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Have you ever wondered why economists hold seemingly counter-intuitive opinions on issue after issue?
It certainly perturbs friends (and my girlfriend in particular). To the non-economist, those of us trained in the dismal science have a frustrating, sometimes inhuman, ability to detach ourselves from emotive arguments, all the while trying to poke holes in popular ideas.
Where does this desensitisation come from?
The best answer was articulated by Russ Roberts on Twitter last week, and originates from an under-appreciated nineteenth century French economist called Frederic Bastiat.
Using the example of a broken window, Bastiat pointed out that with most actions, there is a first order consequence – something directly observable or “seen”. When a window is smashed, a glazier comes to repair it. We may observe this, and in isolation identify this activity as “good” for the economy.
Yet too often human beings ignore the “unseen” – the opportunities foregone, and the likely long-term consequences of a choice. “If he had not had a window to replace,” Bastiat explained, “he would, perhaps, have replaced his old shoes, or added another book to his library.” To finance the repair of a broken window, the window’s owner cannot use his money in other ways, which he’d no doubt prefer.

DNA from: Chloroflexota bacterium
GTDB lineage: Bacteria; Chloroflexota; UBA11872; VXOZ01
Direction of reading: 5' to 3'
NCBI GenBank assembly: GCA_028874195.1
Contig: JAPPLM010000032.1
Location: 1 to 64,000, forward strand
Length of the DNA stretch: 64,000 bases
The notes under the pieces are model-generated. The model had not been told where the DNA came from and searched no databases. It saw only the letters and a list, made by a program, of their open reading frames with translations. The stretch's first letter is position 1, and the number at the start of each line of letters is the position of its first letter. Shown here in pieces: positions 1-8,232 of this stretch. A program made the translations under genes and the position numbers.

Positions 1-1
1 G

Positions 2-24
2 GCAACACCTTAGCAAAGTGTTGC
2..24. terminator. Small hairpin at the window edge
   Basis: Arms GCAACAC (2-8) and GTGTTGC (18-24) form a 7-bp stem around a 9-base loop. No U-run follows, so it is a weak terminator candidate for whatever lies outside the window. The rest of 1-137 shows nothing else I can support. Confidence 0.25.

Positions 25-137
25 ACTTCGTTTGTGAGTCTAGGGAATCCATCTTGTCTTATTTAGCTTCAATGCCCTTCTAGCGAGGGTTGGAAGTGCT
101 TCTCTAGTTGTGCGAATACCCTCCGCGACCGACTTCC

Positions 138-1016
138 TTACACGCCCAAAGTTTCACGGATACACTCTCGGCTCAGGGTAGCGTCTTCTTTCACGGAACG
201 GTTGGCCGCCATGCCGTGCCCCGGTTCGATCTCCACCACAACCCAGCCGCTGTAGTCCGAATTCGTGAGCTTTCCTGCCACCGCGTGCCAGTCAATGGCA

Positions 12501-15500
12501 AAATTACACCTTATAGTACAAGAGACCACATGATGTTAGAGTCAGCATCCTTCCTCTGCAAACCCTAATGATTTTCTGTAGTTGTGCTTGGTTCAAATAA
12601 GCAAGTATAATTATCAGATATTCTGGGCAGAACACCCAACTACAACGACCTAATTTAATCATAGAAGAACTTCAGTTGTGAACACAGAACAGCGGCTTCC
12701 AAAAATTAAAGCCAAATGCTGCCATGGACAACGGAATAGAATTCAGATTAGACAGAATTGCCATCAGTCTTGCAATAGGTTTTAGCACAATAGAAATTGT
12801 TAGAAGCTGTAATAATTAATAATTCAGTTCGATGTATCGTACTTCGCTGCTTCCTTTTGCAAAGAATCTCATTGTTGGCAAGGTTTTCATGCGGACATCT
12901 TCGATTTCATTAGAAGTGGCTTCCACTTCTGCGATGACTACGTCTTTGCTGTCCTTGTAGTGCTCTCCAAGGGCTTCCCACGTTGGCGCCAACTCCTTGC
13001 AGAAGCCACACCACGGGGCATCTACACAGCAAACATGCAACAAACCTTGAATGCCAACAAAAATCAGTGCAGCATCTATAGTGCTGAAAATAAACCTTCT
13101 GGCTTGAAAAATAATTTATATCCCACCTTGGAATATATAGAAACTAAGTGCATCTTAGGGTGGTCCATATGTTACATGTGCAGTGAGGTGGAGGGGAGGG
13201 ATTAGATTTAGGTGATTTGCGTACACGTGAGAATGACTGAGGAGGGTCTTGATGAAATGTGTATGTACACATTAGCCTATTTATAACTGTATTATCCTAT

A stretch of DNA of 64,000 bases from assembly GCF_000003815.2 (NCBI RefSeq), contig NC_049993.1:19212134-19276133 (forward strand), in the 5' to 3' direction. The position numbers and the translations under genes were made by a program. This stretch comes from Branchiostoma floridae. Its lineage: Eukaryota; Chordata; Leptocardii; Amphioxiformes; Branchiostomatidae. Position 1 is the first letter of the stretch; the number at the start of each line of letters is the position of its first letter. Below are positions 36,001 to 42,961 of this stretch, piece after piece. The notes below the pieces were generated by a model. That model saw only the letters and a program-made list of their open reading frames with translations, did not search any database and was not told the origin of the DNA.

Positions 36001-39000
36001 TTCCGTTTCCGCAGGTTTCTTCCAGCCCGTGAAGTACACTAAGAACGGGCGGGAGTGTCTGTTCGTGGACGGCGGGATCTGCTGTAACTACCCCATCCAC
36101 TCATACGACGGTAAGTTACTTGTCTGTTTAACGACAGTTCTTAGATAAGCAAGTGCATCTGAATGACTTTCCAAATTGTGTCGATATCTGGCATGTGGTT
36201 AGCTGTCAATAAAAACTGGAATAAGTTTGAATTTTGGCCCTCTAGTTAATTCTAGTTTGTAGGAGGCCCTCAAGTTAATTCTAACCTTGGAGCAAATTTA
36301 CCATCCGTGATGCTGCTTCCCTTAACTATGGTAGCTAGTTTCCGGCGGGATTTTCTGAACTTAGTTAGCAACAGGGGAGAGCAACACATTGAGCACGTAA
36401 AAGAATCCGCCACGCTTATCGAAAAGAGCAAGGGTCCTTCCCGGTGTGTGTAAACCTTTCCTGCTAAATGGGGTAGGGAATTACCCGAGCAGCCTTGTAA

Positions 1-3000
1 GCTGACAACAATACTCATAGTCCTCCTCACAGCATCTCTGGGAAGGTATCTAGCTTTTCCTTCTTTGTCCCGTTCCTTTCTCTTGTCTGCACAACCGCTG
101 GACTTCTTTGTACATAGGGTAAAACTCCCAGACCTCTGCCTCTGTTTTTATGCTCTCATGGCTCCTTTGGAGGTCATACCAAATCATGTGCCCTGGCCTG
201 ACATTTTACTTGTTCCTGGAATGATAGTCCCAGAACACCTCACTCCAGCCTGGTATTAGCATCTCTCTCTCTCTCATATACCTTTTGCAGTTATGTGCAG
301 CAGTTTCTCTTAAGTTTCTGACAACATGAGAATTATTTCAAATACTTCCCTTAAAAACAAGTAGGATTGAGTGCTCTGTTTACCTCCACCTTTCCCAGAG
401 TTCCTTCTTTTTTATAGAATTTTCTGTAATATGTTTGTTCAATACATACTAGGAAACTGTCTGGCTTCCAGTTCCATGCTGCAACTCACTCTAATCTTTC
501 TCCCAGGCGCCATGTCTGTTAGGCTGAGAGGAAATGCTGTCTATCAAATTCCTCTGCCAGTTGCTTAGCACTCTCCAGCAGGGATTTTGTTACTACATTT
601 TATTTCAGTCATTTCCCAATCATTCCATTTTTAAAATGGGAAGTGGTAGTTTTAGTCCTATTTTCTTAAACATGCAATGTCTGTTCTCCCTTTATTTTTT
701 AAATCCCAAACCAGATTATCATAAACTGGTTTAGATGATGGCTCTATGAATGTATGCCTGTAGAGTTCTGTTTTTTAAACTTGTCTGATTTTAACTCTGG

This distinction between the “seen” and “unseen” may seem obvious. But example after example, particularly in political discourse, shows how it strains our human instinct to weigh up alternatives or consider unintended effects.
Remember when the coalition government’s policy of “free” school meals for five to seven year-olds was announced in 2013?
Campaign groups rallied to praise the £600m commitment, claiming it would enhance educational attainment, based upon results from narrow pilot schemes. It was only economists who seemed to question whether this spending really obtained the best bang for the buck to increase attainment, or whether the money could be better used in other departments – or even, heaven forfend, be left with taxpayers.
Similar narrow thinking dominates the debate around the Customs Union.
Commentators talk about the potential costs for existing businesses of complying with rules of origin tests and other administrative requirements if we leave.